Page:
World Water Week Survival Guide for Young Water Professionals
7 practical tips to survive your first World Water Week as a WASH newbie!
Theresa Schütz, Student, Master of Science in Water, Sanitation and Health Engineering.
Last August was quite an exciting month for me. I finished my Masters dissertation and I got this amazing opportunity to present my research at a session on shared sanitation at Stockholm World Water Week, one of the biggest annual conferences in the water sector. In July I’d gotten my first WASH job, at the Austrian Development Agency, they were somehow really cool about letting me represent them during this year’s conference.
This was all very exciting, but also extremely nerve racking as I had to go to some high-level meetings where I felt a bit out of place. I kept thinking “Wait a minute? Am I an adult now? Am I supposed to say smart things now?” Oh, well.
Anyways, it was a great experience and I encourage every young professional to participate at World Water Week (WWW) if possible. To make your first time even more enjoyable, I created this survival guide with 7 very useful tips for you.
#1 Plan your toilet breaks.
Yes, no jokes. WWW is a seriously big conference and the toilets are quite far away. Also, your time frame is ridiculously small because first you go to a session, afterwards you probably end up talking to someone and then there are two likely scenarios: (a) you end up running to the next session (b) you end up running to wherever (coffee, toilet, etc.), but then again you meet someone you want to talk to, which is good for networking but not so good for your bladder.
Also, fun fact: Interestingly for a WASH conference on social inclusion, this year there were more male toilets than female. It’s fine.
#2 Bring snacks.
Coffee and snack breaks are only twice a day, at very specific times. Probably to get people to go to the sessions and to make sure that they don’t hang around the coffee place chatting. Fair enough. There is a café place where you can buy food and coffee whenever, but as mentioned before, your time frame is a constraint. So, if you want to keep your blood sugar level high, I recommend bringing snacks. This way you even get to have time to go to the toilets. Cool, right?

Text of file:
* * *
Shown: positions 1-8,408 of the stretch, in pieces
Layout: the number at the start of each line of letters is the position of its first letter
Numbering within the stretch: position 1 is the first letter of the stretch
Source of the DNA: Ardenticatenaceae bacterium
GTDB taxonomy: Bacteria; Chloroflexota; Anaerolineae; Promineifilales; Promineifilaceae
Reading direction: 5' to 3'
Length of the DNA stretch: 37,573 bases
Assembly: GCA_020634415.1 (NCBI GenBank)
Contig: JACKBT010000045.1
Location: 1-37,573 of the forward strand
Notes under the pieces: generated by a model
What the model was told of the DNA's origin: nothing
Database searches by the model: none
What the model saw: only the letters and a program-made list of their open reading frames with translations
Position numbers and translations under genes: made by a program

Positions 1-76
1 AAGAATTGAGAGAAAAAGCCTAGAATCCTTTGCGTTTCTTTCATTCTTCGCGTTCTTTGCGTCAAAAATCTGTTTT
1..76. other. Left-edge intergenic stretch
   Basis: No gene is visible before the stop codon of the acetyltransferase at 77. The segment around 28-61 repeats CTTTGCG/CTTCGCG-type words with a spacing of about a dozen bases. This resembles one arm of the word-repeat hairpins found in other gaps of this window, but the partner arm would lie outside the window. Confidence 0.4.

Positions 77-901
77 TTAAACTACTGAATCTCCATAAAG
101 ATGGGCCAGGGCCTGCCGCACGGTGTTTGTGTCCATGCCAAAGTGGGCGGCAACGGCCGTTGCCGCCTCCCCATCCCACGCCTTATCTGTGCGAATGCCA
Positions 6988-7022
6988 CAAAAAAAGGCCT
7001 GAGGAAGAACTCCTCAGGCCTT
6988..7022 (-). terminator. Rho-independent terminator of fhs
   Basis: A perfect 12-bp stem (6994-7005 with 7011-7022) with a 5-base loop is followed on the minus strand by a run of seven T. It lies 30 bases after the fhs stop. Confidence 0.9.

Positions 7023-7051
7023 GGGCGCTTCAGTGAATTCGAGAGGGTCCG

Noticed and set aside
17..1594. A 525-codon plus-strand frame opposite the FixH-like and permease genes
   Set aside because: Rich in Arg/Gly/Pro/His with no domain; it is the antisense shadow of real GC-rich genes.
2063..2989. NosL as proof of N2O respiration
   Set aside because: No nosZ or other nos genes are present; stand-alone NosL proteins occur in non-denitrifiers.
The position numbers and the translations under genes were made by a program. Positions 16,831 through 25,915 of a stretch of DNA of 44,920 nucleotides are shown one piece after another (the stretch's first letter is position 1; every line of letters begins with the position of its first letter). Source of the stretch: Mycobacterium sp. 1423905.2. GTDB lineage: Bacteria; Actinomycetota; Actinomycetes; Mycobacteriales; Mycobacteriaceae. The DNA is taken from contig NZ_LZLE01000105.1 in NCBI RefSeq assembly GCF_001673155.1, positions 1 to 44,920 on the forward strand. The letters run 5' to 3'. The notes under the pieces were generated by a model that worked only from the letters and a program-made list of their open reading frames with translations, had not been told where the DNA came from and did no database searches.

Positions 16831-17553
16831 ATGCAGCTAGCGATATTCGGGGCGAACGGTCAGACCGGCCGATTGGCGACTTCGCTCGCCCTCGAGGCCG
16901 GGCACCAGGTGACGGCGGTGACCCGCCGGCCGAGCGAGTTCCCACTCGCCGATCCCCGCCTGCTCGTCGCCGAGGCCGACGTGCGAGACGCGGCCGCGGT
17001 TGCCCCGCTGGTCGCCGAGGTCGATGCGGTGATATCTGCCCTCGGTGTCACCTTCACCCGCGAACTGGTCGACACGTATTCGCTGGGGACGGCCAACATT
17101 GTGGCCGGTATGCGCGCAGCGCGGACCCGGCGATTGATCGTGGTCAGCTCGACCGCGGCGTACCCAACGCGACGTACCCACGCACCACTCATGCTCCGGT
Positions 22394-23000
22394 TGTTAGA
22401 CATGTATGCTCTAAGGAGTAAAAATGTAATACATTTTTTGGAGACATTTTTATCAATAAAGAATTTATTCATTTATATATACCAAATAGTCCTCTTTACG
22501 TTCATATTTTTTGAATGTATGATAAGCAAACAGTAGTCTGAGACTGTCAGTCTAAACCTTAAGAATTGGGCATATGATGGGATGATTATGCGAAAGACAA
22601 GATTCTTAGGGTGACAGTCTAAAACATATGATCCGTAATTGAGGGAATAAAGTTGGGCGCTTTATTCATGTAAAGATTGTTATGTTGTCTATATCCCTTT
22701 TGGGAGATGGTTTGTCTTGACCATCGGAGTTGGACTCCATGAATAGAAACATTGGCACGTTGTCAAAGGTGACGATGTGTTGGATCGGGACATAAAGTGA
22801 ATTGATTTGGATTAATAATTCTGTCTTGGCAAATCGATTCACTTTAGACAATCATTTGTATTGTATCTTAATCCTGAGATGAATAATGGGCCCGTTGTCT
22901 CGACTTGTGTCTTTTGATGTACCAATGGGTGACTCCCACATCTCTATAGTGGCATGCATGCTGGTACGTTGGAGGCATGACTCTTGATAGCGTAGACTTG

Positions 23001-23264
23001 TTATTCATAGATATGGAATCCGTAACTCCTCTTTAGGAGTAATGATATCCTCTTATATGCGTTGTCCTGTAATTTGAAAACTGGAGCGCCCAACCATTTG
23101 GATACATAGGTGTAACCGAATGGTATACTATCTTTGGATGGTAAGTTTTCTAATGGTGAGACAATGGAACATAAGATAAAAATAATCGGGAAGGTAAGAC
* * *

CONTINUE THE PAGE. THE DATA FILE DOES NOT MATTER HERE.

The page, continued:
#3 Know how to eat.
Okay, this one might be more specific to me. I am quite a clumsy person, so of course I ruined my name tag, which is only good if you want everyone to know what you had to eat in the last couple of days. And yes, everyone looks at your name tag. Everyone. If you are like me, either learn how to eat OR (which I recommend) turn around your name tag so it is on your back – like men do with their ties when eating – because I promise you will look like a super professional.
#4 Check LinkedIn.
If you have meetings scheduled with someone you haven’t met before and where you have no clue what they look like, I recommend checking LinkedIn to avoid weird blind date situations where you stare at people and check name tags of random persons like I don’t know … the King of Sweden … okay, no, the King of Sweden had no name tag, but he was there! I also had no meeting with him, but you get my point, right?
#5 Be brave.
You remember back in school when the teacher would ask the class something and literally NOBODY wanted to go first and there was this very particular silence and everyone looked away to avoid the teacher’s look? Well, some things apparently never change. I witnessed quite a few meetings where exactly this happened. So, what I’m trying to say is, when you are in a room full of senior experts, don’t be scared to be the first to speak. They might have more experience than you have, but your input as a young professional is just as essential and in the end – even with years of experience – some group dynamics apparently never change.
#6 Ask specific questions.
Probably the most useful tip of this blog post. Networking is important, but in my opinion it can be tough and exhausting sometimes. If you seriously want to get to know someone, check out their most recent work and when introducing yourself ask a specific question about it. People love to talk about their work and it is a great and easy conversation starting point. Small talk won’t do the trick.
#7 Find allies.
So, heads up. Everyone seems to know everyone at WWW, which sometimes makes it hard to keep up with the conversation – or rather makes you feel like the girlfriend that just got introduced to her boyfriend’s group of friends with all their fun insider jokes, where you stand next to them, say nothing and smile. Don’t get me wrong, this is absolutely fine and also quite an interesting experience, but for me it was always really nice to talk to a fellow young water professional, who also doesn’t know everyone and is experiencing the conference exactly like you. So, go to the Young Water Professionals networking events. You won’t regret it!